Now, if you mean it WON'T be like 2000 then that is a whole different matter, but you have to make up your mind.

    • Ok, I will. I don't believe this, I'm just showing shorts that I can argue their position better than they can.

      People, the stock market reacts strongly to all kinds of negative events, such as natural catastrophies, political upheavals, monetary crises. We're due for a "black swan" that will send the market tumbling, AMZN with it. In fact, it's virtually inevitable. We don't know when it will happen, the next 911, the next credit crisis. If you just short AMZN every month, you may lose over and over, but when you hit it will make up for all the loses plus a lot.

      To invest in AMZN is to invest in Jeff Bezos, you pay a huge "CEO" premium with AMZN. Jeff has shown he can get the job done, but is he really focused? Is he bored with Amazon and really focused on his 10,000 year clock and space exploration? These endeavors are separate from Amazon. Even if you watch every you-tube video and read every letter to the stockholders he's written, do you really know him? I suspect he's not like Sam Walton, who wanted to control as much of retail as he could by any means necessart.

      Jeff is now facing competition from the big boys, namely Steve Jobs. Publishing and ebooks could go the way of the Radio Shack "TRS80" computer. They had the market at one time, what happened? They had to face the big boys, and they fell short. Walmart has made great advances in their internet presence, their "ship to store" feature could trump Amazon's "ship to you", because they can implememt it at low cost, unlike Amazon.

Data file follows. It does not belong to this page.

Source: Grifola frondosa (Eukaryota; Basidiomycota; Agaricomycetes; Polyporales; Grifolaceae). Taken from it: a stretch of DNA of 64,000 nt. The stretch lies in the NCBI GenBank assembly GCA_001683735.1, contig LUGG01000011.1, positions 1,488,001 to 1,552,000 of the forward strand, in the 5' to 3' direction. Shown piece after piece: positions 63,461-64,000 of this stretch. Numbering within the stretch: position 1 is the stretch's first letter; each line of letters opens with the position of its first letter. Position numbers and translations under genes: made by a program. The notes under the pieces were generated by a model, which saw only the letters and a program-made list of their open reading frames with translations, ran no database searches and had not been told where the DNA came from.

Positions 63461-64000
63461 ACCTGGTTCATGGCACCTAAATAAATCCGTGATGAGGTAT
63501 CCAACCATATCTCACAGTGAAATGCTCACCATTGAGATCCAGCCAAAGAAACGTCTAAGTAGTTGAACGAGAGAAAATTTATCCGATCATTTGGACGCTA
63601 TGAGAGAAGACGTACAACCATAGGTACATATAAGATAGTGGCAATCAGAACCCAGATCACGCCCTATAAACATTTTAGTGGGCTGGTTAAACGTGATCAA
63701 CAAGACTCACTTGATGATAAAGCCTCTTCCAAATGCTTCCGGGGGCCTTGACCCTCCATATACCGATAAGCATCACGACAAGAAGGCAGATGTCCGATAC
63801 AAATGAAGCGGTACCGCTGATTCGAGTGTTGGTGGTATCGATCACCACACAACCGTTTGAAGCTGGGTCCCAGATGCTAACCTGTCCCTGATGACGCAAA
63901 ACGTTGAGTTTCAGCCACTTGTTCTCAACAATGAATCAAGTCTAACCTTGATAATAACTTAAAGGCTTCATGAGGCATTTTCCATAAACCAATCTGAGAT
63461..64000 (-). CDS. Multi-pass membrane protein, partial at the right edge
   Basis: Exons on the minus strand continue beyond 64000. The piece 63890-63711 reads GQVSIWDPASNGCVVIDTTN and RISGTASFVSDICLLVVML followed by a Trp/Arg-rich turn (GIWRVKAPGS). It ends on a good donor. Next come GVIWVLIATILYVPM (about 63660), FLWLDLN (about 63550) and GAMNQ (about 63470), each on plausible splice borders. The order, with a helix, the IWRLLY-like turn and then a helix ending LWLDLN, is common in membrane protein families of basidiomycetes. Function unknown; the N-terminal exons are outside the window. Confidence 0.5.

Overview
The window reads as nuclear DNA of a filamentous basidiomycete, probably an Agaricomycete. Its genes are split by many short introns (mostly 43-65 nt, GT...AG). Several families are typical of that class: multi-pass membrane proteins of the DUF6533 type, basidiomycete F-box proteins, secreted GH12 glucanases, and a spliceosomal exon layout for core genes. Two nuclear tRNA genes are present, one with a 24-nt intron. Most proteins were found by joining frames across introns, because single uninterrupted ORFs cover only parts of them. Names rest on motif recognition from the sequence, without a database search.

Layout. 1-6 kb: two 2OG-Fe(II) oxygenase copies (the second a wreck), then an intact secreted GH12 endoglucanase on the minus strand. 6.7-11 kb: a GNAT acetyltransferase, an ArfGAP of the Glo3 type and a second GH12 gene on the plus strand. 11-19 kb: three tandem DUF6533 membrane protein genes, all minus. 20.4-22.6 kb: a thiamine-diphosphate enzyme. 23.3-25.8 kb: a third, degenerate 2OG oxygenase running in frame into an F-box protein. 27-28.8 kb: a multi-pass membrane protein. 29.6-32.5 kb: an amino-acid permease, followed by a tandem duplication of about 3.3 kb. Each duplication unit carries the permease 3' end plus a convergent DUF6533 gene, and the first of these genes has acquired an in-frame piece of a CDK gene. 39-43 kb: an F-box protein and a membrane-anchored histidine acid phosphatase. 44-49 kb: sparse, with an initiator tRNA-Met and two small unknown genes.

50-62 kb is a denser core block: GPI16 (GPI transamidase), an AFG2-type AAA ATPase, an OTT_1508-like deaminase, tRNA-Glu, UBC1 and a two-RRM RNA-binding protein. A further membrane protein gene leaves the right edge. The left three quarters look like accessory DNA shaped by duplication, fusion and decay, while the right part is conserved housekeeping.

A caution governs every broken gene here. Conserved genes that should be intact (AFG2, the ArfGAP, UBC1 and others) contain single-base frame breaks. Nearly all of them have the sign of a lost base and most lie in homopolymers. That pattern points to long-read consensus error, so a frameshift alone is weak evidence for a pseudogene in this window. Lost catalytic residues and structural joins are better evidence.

When Jeff decides he needs to fund some high cost project that costs more than he has in his pocket, he'll dump it on the market, and when he does, the price will surely fall, and likely tumble, because the "CEO" premium will have lost it's luster, and you, poor long, will pay the price.

      Ok, how was that?

    • <There will come a time when Amazon has all the market share it's going to get, and that's when they'll focus on profit>

      Let me re-phrase that for you. There will come a time when Amazon is no longer gaining market share, and that's when whey'll focus on profit.

      They're not going to get ALL the market share of anything, but there will come a time when they have all the market share they're going to get.

    • <There will come a time when Amazon has all the market share it's going to get, and that's when they'll focus on profit>

      All market share of what?

      Selling all books?---Amazon can't control all the publishers, nor the authors.

      Selling all kitchen and home cookware or appliances---Amazon can't control the manufactures

      Selling all spices, tea, or foods and juice?---Amazon certainly can't compete with Whole Foods stores

      The ONLY thing that Amazon does able to have the exclusive selling right is its Kindle---but few people are interested in it.

      Tell me how Amazon is going to have ALL the market share of anything else?

      Apple may be able to have almost all the market shares for something, because Apple owns the technology of that something; but Amazon just sells other companies's goods that could be sold on any site in the country or the world, any store in the country or world, or any store plus the store's own site in the country or world.